I pointed out yesterday the amusing fact of the degenerate Los Angeles rich guy Snoop Dogg rising out of the moral muck to denounce the degenerate Los Angeles rich guy Donald Sterling for his racism. The Tom Wolfe-ian qualities of the controversy get even starker. From TPM:
In an excruciating example of bad timing, the Los Angeles chapter of the NAACP was scheduled to bestow its Lifetime Achievement Award to Donald Sterling, owner of the Los Angeles Clippers basketball team, at its May 15 banquet. Sterling is now under fire for racist comments caught on a recording that surfaced on the TMZ website. Even President Barack Obama weighed in, condemning Sterling’s remarks as “incredibly offensive.” The NBA is now investigating Sterling’s remarks and could invoke sanctions, including removing him as Clippers’ owner.
Embarrassed by the controversy, the NAACP announced Sunday morning, via Twitter, that is was withdrawing the award, which was to be presented at the Millennium Biltmore Hotel in Los Angeles as part of the celebration of the chapter’s 100th anniversary. The NAACP also plans to honor Rev. Al Sharpton and Los Angeles Mayor Eric Garcetti — as well as Walmart’s local charity and political operative and a top Fed Ex executive — at the gala event.
In addition to this track record of civil rights and tenants’ rights violations, as well as blatant indifference to human suffering, Sterling has a shameful reputation as a man who abuses his employees, acknowledges paying for sex with prostitutes, and has had a string of girlfriends who live in expensive homes and drive luxury cars paid for by the real estate mogul.
Why, asks TPM, is the NAACP in bed with Donald Sterling, who has a notorious record of racist remarks and legal trouble having to do with housing discrimination? Easy peasy:
Given his reputation and this history, why would the Los Angeles NAACP honor Sterling for “lifetime achievement”? The answer? For the same reason that the NAACP is scheduled to honor Javier Angulo, Walmart’s director of community affairs, at the same May 15 banquet. Sterling and Walmart are both NAACP benefactors and the civil rights organization has been happy to take these corporate donations.
This is no surprise to anybody with the slightest acquaintance with Jesse Jackson’s Wall Street Project, an epic shakedown in which rich Wall Street white guys bought racial goodwill by contributing to Jesse Jackson, Inc. Back at the beginning of the Wall Street Project, years before Jackson fell from grace in scandal, George Packer in The New York Times, wrote about how the Rev. Jackson was moving up in the world, creating a niche for himself within the one percent. Not everybody was pleased:
The most striking thing about the Wall Street Project is that hardly anyone is against it. A few conservatives call it a quota. A few liberals, like Senator Paul Wellstone of Minnesota, propose far greater levels of government involvement. A few finance experts have questioned whether the investment funds and tax credits can overcome entrenched poverty. A few C.E.O.’s have grumbled privately about the pressure they’ve come under. But on the whole, Jackson is no longer controversial.
One morning in Chicago, I went to visit Tyrone Galtney, a resident of the Robert Taylor Homes, where 16,000 black Chicagoans are packed into the 16-story high rises in one of the country’s worst concentrations of misery. I had met Galtney between events at the Rainbow/PUSH conference, where, in the available three seconds, he was trying to get Jackson’s support to resist the demolition of the projects. Hundreds of petitioners write, call or approach Jackson every day; he gave Galtney a name to call. Three weeks later, he hadn’t heard back.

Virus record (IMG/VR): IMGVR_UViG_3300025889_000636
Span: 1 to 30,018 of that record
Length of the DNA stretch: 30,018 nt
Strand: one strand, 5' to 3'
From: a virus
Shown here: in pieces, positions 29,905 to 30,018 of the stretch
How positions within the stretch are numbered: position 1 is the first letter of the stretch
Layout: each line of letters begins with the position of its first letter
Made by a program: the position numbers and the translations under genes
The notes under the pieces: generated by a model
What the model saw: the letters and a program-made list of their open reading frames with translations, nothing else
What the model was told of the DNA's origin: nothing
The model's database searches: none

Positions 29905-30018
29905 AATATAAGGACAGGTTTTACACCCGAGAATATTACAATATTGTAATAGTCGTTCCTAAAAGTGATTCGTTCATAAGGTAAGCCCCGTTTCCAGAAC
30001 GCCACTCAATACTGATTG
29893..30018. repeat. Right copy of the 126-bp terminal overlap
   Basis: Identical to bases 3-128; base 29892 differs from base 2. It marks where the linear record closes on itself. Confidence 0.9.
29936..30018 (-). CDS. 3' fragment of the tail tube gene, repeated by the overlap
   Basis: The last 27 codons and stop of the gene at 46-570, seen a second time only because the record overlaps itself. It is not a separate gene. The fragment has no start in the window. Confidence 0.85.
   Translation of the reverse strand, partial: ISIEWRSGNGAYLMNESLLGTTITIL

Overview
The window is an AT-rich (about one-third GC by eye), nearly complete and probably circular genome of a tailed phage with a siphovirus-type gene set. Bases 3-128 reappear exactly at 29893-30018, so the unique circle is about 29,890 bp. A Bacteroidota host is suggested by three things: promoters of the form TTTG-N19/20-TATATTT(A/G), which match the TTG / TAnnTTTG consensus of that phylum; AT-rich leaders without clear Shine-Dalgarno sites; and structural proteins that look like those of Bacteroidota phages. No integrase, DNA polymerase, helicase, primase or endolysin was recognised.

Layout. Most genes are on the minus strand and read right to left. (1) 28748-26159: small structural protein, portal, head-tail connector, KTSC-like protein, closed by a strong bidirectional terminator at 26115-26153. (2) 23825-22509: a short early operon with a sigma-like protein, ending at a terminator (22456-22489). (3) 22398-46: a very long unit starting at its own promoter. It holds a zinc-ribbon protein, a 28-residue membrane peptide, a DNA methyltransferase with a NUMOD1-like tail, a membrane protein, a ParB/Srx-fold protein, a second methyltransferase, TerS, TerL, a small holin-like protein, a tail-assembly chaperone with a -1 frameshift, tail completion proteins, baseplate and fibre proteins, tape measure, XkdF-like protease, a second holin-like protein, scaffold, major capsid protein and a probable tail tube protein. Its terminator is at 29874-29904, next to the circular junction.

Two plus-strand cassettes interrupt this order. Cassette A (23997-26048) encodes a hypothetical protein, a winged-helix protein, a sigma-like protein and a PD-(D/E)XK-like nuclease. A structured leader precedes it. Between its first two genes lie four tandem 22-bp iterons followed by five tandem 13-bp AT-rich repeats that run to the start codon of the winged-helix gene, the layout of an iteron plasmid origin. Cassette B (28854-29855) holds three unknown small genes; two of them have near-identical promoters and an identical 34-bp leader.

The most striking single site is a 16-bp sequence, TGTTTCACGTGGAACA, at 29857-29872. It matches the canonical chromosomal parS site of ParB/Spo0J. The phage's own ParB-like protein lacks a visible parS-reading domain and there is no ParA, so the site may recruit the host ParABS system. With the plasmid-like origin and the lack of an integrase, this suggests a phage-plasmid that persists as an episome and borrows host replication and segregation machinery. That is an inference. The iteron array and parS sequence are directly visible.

”You never see Jesse Jackson coming through here saying, Stop the violence, stop the killing,” he complained in his cramped room, surrounded by stereo equipment, computer hardware and piles of papers for the degree he’s pursuing in urban planning. ”If you can go to Kosovo, Bosnia, why can’t you come to the Robert Taylor Homes?”
I began to understand why Belgrade under NATO bombing might be preferable when Galtney gave me a tour of the high rises. His purpose was to show me that ”it’s totally a normal life” and that the answer was honest management, not demolition. But the smell of urine in the hallways and sewage in the courtyards, the out-of-service elevators, the pitch-black stairwell, the prison-grade steel webbing that encased the buildings, the young drug courier grinning boyishly at us as he played hide-and-seek with plainclothes cops — an hour and a half into Galtney’s tour, his case was in ruins.
When I raised the issue of the Robert Taylor Homes as a tough test case for the Wall Street Project, Jackson pointed out that Deval Patrick, former assistant attorney general for civil rights and now a corporate counsel at the recently diversified Texaco, grew up near there. ”What separates these kids from success is opportunity, nothing else,” he said.
Don Rose, Jackson’s former associate, is perhaps more candid. ”There are problems in the black community for which he has no solution,” he says. ”Drugs, crime, not just unemployment but unemployability — that’s a pretty gritty level to deal on, and no one has any programmatic answer. Jesse doesn’t. Trickle-down isn’t going to change that. The sociopathy of the ghetto is hard core.” Contrasting those problems with the Wall Street Project, Rose says, ”I believe they’re beyond him, and this is something he can do.”
Back in 2001, Harold Doley, at the time one of the most powerful black men on Wall Street, told me that even though he had helped Jackson found the Wall Street Project back in 1997, he quit because he considered it to be a kind of racial shakedown operation:
Doley, head of his own securities firm, says he agreed with the Wall Street Project’s stated goals of expanding financial-sector job opportunities for blacks. But he bailed out when he became concerned that the initiative might be turning into “racketeering.”
Yesterday, at a Manhattan press conference held to announce a new Rainbow/PUSH project, Jackson refused to comment on his old friend’s allegations of possible racketeering.
“I’m not sure what that means. That’s illegal,” a stunned Jackson replied. “People who make statements like that are not dealing in reality.”